Next: Stay relevant.
5. A resume with irrelevant work experience
Each resume and job application should be tailored to the job you’re applying for. Take the time to make sure the jobs and experience you have listed align with what the employer is requesting in the job description. No matter how impressive your performance was as a short-order cook at your local diner, it won’t matter if it’s completely unrelated to the job you’re trying to get, and you’d be hard-pressed to demonstrate transferable skills.
Next: Free time is your time.
6. A resume listing your interests and hobbies
Do you like to take long walks on the beach or knit quietly by the fireplace? Are you the hot dog eating champion in your town? Chances are hiring managers don’t care about this. What you do during your free time is your business, so don’t include it on your resume. Unless your interests and hobbies are directly related to the job you’re applying for, it’s best not to mention it.
Next: What’s your objective?
7. A resume with an objective
Objectives generally aren’t necessary anymore. You can elaborate on your career goals when you get to the interview. The only time an objective might be appropriate is when you are making a significant career change. This might give the interviewer a better understanding of why you’re applying for the job and could reduce your chances of getting passed over for an interview. As an alternative, career expert Kimberly Myers recommends including a professional summary.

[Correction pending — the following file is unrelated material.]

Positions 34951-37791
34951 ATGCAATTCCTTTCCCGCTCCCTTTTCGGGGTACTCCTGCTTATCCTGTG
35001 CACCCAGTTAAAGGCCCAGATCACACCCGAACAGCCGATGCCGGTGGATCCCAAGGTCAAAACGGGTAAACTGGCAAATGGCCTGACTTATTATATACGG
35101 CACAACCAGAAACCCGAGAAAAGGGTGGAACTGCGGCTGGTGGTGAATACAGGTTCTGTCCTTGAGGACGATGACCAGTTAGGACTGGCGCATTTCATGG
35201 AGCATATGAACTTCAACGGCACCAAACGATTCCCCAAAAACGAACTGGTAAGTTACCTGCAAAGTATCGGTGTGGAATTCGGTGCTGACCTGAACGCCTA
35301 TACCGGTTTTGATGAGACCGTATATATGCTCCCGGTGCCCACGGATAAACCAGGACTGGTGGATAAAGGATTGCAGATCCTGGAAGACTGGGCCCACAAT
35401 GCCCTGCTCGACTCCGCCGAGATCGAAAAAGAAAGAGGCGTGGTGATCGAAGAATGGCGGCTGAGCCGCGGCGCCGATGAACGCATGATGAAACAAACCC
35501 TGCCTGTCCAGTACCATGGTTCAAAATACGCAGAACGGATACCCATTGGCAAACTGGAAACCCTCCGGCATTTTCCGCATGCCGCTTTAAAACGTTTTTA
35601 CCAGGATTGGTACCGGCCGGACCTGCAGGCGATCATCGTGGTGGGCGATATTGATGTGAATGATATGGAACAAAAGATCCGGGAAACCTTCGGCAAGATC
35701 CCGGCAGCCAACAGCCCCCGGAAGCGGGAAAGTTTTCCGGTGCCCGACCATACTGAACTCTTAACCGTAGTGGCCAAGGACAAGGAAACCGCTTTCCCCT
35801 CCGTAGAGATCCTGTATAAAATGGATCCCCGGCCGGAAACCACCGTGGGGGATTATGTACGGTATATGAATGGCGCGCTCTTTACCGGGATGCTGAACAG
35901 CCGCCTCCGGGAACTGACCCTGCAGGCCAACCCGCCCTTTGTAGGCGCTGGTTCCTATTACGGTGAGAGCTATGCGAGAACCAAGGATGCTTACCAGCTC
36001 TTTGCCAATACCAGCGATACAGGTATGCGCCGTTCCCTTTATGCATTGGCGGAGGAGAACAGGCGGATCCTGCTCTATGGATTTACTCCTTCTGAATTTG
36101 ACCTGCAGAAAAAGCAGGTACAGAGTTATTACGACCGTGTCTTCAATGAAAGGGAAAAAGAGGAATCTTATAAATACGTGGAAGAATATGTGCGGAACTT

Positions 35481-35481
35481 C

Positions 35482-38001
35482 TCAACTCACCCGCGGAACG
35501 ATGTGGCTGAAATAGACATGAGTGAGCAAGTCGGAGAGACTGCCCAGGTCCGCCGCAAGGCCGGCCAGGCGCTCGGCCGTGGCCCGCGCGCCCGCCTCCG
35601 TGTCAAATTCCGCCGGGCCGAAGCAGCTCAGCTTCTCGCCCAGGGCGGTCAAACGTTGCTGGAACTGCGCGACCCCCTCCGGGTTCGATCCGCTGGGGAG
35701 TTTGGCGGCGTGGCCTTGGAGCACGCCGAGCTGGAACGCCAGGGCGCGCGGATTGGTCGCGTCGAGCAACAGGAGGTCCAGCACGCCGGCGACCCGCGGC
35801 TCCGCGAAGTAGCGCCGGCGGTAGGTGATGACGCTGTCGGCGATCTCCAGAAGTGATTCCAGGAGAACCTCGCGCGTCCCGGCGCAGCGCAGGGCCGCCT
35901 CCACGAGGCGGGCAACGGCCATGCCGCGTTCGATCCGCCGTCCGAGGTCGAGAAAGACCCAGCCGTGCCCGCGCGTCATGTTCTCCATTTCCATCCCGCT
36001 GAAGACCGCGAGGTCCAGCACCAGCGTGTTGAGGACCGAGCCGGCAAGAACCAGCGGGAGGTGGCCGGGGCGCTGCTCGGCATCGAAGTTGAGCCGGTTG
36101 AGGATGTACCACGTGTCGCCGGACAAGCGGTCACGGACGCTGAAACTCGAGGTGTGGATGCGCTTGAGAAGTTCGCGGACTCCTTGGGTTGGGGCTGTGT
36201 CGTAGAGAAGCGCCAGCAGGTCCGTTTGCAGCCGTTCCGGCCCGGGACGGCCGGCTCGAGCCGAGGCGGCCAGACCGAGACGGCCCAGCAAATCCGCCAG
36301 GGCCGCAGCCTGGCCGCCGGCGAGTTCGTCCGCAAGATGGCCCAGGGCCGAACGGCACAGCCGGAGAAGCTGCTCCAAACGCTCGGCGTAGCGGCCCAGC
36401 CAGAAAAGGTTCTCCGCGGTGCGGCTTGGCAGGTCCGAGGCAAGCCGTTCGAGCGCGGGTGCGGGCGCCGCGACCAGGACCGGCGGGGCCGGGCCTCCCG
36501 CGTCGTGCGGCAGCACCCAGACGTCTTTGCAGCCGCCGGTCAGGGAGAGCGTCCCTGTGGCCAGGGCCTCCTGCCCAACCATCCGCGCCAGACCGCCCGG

Next: Give your eyes a break.
8. A resume with zero white space
Hiring managers and recruiters are reading dozens of resumes a day. Do yourself — and them — a favor, and let your resume breathe. Although it’s best to keep your resume to one or two pages, don’t try to win the page-count contest and squeeze everything onto one page. It’s better to have a readable resume that’s two pages than one with a layout so tight it looks like a newspaper.
Next: But use space sparingly.
9. A resume with too much white space
If you don’t have a lot of work experience, you might have a difficult time formatting your resume. You might be tempted to use a lot of space to stretch out the formatting. Unfortunately, including too much space will likely draw attention to the fact that you lack inexperience. If you have volunteer experience, your best bet is to include that with the rest of your work history. Just make sure to identify it as such.
Next: And oldie but not goodie
10. An old resume
As you gain more experience, you should be taking the time to update your work history. Once you’re in the interview (if you get that far), it’s unlikely you’ll have the time to email an updated version of your resume. Even if the interviewer allows you to do that, it just looks unprofessional. Failure to keep your work experience updated sends the message that you’re not serious about your career.
Follow Sheiresa on Twitter @SheiresaNgo.